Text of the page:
Of course, your original observation still stands: "anyone with read access to this trac directory basically has full administrator priveleges", and that seems OK for me given that what you wanted to achieve ("… to grant project administrators with the ability to customize their trac environment and delegate permissions to other users as necessary") is possible if they're logged in with a different user account and trac-admin behaves as described above.

As in that scheme, the trac.ini file would be only readable by some special user (e.g. nobody), the PostgreSQL admin security issue is also handled.

in reply to:  5 comment:6 by Christian Boos, 10 years ago

Replying to cboos:

Replying to dannys@mail.com: … If the trac-admin script is installed the appropriate way (owned by the user owning the trac environment and with the setuid bit set)

Ok, so having the setuid bit set for a script won't work, a dedicated binary wrapper would be needed (e.g. http://opensource.dazoot.ro/member/catalin/vmgrucheck/python-setuid.c). That might be a bit too complex to setup.

Still, I agree with dannys (in comment:4) that it'd be better if trac-admin would act on behalf of some real Trac user anyway. Not only for "security", but also for getting more meaningful author information on changes than just 'trac' (e.g. for wiki upgrade currently).

This is also consistent with the idea of moving permission checks down to the model layer.

comment:7 by grant@…, 10 years ago

I have my Trac directories owned by the user that the web server runs as (www-data) and took away read to "other" (chmod o-rwx -R *) in my Trac projects directory. The problem is solved at this point, as no one would need to directly read the files, unless they are the Trac admin. Actual admin tasks can be handled now through the web admin interface, and trac-admin can be just for those special cases when doing initial setup.

comment:8 by anonymous, 9 years ago

Resolution: invalid
Status: newclosed

Isn't this ticket just nonsense? It has nothing to do with trac-admin, but in general with Unix permissions and how you configured everything.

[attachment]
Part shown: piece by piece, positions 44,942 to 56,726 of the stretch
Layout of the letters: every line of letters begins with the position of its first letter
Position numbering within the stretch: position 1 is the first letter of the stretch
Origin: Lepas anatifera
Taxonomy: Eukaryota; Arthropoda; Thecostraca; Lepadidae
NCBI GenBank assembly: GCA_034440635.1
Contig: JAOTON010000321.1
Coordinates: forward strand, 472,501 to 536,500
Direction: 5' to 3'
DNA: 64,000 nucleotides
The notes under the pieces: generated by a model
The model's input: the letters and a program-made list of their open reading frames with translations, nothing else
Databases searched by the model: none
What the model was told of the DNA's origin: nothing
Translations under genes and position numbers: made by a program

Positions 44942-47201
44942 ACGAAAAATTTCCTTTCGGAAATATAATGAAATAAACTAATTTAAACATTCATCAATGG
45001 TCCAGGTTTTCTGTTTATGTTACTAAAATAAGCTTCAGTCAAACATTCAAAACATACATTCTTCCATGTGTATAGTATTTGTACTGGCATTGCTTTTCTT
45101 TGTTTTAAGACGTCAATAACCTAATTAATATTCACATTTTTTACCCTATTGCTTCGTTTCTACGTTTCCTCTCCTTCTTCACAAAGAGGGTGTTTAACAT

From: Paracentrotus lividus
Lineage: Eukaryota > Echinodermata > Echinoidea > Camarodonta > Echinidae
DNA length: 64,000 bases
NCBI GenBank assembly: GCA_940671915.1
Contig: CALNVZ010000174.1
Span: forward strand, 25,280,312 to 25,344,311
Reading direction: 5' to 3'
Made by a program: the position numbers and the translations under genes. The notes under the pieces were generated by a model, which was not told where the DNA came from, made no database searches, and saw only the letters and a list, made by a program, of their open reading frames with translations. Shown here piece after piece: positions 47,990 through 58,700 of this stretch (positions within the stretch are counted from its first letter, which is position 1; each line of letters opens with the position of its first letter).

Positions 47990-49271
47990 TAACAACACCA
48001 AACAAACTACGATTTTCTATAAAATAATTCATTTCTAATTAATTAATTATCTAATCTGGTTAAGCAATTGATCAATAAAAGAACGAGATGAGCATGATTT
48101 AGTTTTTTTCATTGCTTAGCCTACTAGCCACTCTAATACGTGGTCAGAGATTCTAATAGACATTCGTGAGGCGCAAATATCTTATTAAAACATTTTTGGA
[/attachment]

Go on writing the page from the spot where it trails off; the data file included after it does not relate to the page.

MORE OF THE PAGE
E.g. it is the same as doing chmod -R 777 /etc and then complaining why everyone can read all the passwords and mess around with your services. Simply don't give access to password files to users that don't need them, but afaik trac-admin needs access and therefore needs passwords. Also it has nothing to do with PgSQL, because it is even worse with e.g. SQLite, where users that have access to trac-admin must also have all permissions on db/trac.db files, and can therefore user any sqlite to mess around in Trac database even without a password.

comment:9 by dannys@…, 9 years ago

It's not nonsense. I was identifying a use case that trac currently does not allow for: a project administrator. I'd like project admins to be able to make changes specific to their environment, but not be given full access to everything.

The reason why SQLite is less of an issue is actually /because/ you can protect it with file permissions. I can't protect a passworded system this way if the password is encoded in the same file I want to give others permission to.

I believe a good deal of the problem is solved if the database connect string is simply placed in a separate file.

If you still don't understand the security issues of this, then I don't think you understand the problem or use-case. If however, Trac just doesn't want to deal with this use-case, that's another story entirely. I raise it here so that you are aware of this use-case.

in reply to:  8 comment:10 by Christian Boos, 9 years ago

Resolution: invalid
Status: closedreopened

Replying to anonymous:

Isn't this ticket just nonsense? It has nothing to do with trac-admin, but in general with Unix permissions and how you configured everything.

Not just that. See comment:6.

comment:11 by Ryan J Ollos, 4 years ago

Keywords: postgresql permissions → postgresql, permissions

comment:12 by Ryan J Ollos, 4 years ago

Owner: Christopher Lenz removed
Status: reopenednew